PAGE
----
Stray Load Loss: As we know that, when an electrical machine is loaded, load current flowing in the armature winding of the machine produces an mmf which distorts the space distribution of mmf produced or set up by the field winding in the air gap. This distortion of space distribution of mmf or flux density wave in the air gap of machine leads to increased loss in core as well as in armature conductors (how in armature conductor? You will get the answer after reading the complete post) from it’s no load value. This increment in the core loss caused by the distortion of air gap flux plus the increment in ohmic loss i.e. I2R loss due to non uniform distribution of conductor current is called Stray Load Loss.
Read Armature Reaction in an Electrical Machine for better understanding of distortion of flux density wave.
In other words, we can say that Stray Load loss consists of two components: a) one originating in the iron part and other in the armature conductor. Again, in iron part of machine, the Stray Load loss consists of Eddy Current Loss in the Stator Cover, End Frames etc. caused by the armature leakage flux under loaded condition and b) increased loss in the teeth due to distortion of the flux density wave.
In conductors, the Stray Load loss is due to the circulating currents set up by the alternating leakage flux produced by the load current in the conductors. Theses circulating or Eddy Currents make the conductor current distribution non uniform and as a result the effective resistance of the conductor increases. Because of this, extra ohmic or I2R loss is produced which is called Stray Load loss. It shall be noted that, in DC Machine, Stray Load loss also occur in the coil undergoing commutation. The Stray Load loss is proportional to the square of the Load Current. But it shall be kept in mind that this is only an approximation as Stray Load loss cannot be calculated accurately.
By convention, in DC Machine Stray Load loss is normally taken as 1% of the rated output for rating of DC Machine above 150 kW. For Synchronous and Induction Machine, Stray Load loss is taken around 0.5% of their rated output.
Mechanical Loss in Electrical Machine: Mechanical Loss in an Electrical machine basically consists of Bearing friction, Brush friction and Windage loss. The windage i.e. wind friction loss is the power required to rotate the air through the machine and ventilating ducts. Windage loss is approximately proportional to the square of the speed of rotation of the machine.
Brush friction loss occurs in machine fitted with brushes like in DC Machine. As in Squirrel cage Induction Motor, as no brushes are there, hence brush friction loss shall not be considered for Squirrel cage Induction Motor. Brush friction loss depends upon the brush pressure, coefficient of friction between the brush and rotor body and speed of the machine.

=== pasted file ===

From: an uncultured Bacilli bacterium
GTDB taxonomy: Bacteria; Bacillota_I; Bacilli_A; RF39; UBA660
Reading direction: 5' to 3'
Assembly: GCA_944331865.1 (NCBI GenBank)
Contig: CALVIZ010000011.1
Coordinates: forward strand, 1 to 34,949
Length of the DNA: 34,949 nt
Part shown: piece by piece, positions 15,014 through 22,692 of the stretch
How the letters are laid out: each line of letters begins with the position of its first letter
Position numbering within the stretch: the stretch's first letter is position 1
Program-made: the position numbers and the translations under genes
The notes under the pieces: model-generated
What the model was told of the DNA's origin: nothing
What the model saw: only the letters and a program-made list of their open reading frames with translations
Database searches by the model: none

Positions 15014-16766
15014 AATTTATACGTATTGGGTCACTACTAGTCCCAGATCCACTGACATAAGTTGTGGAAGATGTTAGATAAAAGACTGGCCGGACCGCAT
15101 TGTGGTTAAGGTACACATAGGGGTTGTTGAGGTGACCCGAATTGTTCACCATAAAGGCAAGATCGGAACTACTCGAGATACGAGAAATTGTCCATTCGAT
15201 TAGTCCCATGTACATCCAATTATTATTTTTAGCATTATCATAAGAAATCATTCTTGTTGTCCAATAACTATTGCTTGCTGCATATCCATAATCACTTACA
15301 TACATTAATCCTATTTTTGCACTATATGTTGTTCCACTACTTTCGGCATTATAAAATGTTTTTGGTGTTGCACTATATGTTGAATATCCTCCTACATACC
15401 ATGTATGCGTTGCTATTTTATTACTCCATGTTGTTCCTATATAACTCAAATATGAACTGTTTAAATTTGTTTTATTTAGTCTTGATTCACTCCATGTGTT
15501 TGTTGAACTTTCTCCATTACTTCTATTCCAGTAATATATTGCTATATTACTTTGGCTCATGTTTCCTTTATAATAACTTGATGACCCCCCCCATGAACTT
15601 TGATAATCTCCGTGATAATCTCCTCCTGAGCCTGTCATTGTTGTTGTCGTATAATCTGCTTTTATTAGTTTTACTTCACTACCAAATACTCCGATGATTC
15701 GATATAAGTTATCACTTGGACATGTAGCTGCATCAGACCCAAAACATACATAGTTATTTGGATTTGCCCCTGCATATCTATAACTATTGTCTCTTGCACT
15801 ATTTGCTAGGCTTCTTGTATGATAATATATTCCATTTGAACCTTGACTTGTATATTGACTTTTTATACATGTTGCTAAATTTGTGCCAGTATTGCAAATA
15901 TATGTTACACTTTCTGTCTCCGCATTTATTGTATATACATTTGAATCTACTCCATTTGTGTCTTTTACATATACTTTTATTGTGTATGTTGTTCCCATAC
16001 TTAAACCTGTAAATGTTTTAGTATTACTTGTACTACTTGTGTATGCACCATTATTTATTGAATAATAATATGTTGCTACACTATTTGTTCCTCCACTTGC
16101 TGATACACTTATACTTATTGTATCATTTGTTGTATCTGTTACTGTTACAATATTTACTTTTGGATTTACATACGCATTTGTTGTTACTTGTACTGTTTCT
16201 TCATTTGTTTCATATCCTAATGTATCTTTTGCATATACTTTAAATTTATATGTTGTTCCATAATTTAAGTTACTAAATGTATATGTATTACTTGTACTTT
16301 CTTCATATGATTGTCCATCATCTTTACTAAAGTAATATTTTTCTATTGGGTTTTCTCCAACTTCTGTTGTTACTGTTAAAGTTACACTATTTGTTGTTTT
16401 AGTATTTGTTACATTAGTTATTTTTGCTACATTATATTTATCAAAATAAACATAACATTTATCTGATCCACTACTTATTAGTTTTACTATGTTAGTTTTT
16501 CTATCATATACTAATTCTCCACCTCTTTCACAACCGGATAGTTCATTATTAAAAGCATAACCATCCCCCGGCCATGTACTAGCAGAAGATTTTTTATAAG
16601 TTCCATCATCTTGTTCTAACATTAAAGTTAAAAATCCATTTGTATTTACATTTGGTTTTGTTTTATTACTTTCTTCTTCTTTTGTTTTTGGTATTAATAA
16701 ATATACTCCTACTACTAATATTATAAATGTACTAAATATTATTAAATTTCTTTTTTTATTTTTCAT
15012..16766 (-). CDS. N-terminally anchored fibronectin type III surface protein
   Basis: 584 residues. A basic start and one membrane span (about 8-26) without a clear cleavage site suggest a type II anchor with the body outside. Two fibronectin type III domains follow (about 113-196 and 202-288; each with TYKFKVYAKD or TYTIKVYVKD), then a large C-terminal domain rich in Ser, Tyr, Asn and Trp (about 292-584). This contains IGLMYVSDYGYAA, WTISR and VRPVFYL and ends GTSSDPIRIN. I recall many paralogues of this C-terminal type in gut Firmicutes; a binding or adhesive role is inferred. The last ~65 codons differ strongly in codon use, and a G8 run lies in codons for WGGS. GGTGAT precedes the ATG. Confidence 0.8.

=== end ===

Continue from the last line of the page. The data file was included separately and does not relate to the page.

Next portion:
Bearing friction loss is the power loss occurring in the bearing provided in the rotor of machine in the form of heat. This loss depends upon the type of bearing used and the lubrication provided. Better the lubrication of bearing, lesser will be the bearing loss in electrical machine.
It shall be noted that, whenever we talk of Mechanical loss, it shall be understood that we are considering windage, bearing and brush loss (if applicable). Mechanical loss is calculated by just measuring the power required for running the machine at rated speed without providing any excitation and load. Mechanical Loss is basically frictional in nature.
At this point, No Load Rotational Loss shall also be discussed. No Load Rotational Loss is basically sum of mechanical loss and open circuit core loss. This loss can be determined by running the electrical machine as an unloaded motor at rated speed or frequency and with armature voltage equal to normal generated emf. The total power input to the unloaded motor minus a small no load armature ohmic loss (mind that no load armature ohmic loss is applicable only for induction machine) gives the magnitude of No Load Rotation Loss. For quick and better understanding of losses in an Electrical Machine, please carefully observe the figure below and understand. In the figure below, losses are categorized into two parts, one which is considered constant, hence called Constant Loss and other which are dependent on load current and hence they are Variable Loss.
Notice that, as Stray Load loss depends upon the load current therefore it is categorized under variable loss while Mechanical Loss (independent of load current) comes under constant loss. No load Iron Loss is constant and therefore it is under Constant Loss.